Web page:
UF office serves as bridge from lab to market
Published: Saturday, November 2, 2013 at 6:01 a.m.
Last Modified: Friday, November 1, 2013 at 9:27 p.m.
When Edward Bonfiglio was a U.S. Navy corpsman on patrol in Afghanistan in 2009, he was shot in the left leg, the bullet severing his sciatic nerve and leaving him with no sensation below the knee.
Doctors at Walter Reed National Military Medical Center in Bethesda, Md., gave him two options — amputate the knee or try an experimental new procedure using a nerve graft from a cadaver. Bonfiglio elected to undergo the nerve graft.
Today, Bonfiglio is training for the Paralympics and attending Penn State. He was selected to ride in the American Association of Tissue Banks' Donate Life float in the 125th Rose Parade in Pasadena on Jan. 1, the organization announced this week.
The technology that saved Bonfiglio's leg was developed from a discovery made in a lab more than 20 years ago by University of Florida pediatrics and neuroscience professor David Muir and developed commercially by Alachua-based Axogen Inc.
That journey through the pipeline from research lab to market is one that has been made by hundreds of discoveries by UF scientists and faculty, aided by the Office of Technology Licensing.
"OTL is that link ... to take things out of labs and move them into the public sector, which is something guys like me are not aware of or good at, and it's scary," David Muir said. "I don't know how to invest money. I never had any."
Like the latticed framework that grafts donor nerves to host cells, the Office of Technology Licensing binds UF's intellectual property to startup entrepreneurs and investors who are able to turn that research into prototypes that can be tried and tested and federally approved for public consumption.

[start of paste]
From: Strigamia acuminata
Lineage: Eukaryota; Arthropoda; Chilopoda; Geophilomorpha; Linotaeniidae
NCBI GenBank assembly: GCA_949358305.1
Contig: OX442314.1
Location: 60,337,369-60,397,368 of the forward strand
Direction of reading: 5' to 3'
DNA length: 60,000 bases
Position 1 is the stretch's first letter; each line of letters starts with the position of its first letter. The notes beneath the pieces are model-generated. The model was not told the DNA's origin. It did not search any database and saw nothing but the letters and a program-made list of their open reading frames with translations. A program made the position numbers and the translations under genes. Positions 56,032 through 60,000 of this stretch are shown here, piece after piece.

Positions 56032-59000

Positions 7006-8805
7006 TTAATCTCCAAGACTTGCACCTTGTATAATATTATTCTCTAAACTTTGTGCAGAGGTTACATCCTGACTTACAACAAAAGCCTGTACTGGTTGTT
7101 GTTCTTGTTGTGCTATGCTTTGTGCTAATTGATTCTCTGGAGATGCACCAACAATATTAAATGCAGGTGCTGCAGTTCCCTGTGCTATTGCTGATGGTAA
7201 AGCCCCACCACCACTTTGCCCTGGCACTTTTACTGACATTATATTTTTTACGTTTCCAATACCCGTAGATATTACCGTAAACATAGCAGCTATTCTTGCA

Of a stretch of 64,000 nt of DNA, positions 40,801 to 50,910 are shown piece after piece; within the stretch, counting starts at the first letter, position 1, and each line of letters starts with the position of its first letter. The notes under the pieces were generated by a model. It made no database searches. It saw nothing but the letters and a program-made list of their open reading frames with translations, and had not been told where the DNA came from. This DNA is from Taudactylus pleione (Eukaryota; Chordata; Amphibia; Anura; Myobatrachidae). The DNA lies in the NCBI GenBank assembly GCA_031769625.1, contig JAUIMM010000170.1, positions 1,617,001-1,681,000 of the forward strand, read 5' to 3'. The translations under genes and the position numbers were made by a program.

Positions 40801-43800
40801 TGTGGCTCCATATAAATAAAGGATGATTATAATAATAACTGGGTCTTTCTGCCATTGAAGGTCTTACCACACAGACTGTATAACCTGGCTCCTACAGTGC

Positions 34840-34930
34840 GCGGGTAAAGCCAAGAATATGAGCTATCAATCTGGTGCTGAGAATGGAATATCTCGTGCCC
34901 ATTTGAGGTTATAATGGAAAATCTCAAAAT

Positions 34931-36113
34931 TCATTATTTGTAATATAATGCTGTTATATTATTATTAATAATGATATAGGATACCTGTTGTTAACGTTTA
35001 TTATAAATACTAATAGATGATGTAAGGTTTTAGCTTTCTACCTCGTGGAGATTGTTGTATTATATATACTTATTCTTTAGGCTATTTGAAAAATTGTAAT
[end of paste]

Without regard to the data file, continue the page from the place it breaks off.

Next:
Housed in the Innovation Hub along with two dozen startup companies, law firms, financial advisers and venture capital firms, the Office of Technology Licensing is able to match those discoveries with the team of entrepreneurs and investors looking for the next big thing.
"The prestige of the Innovation Hub and the results it has made in the marketplace are now attracting top venture capitalist firms from around the country," said Jon Spence, a Gainesville business consultant, investor and adviser to the University of Florida's Leadership Development Institute.
The University of Florida does as well or better than most universities in converting discoveries into technology, according to several measures tracked by the Association of University Technology Managers. In its annual survey of almost 200 universities, hospitals and research institutions, the Association of University Technology Managers reported that university and research institute licensing and startup activity remains strong, along with robust research expenditures.
The association doesn't rank the universities and research institutions that participate in the survey, said Jodi Talley, director of marketing and communications, because every academic institution is different, from its mission to its student body to its location.
"It's not encouraged because you're comparing apples to oranges," she said.
But the information can help a university draw its own conclusions about how it's performing and what progress it is making compared with its peers and other institutions, said Jane Muir, the associate director of UF's Office of Licensing Technology and the wife of David Muir.
UF appears to be in good company among other top research institutions. UF tied with Columbia for fourth place with 15 startups in 2012. MIT placed third with 16; the University of Texas system was second with 22; and the University of California system led the pack with 55 startups.
"If you look at startups and who's ahead of us, that's pretty amazing," Jane Muir said. She said MIT and Columbia have advantages in resources and location over UF.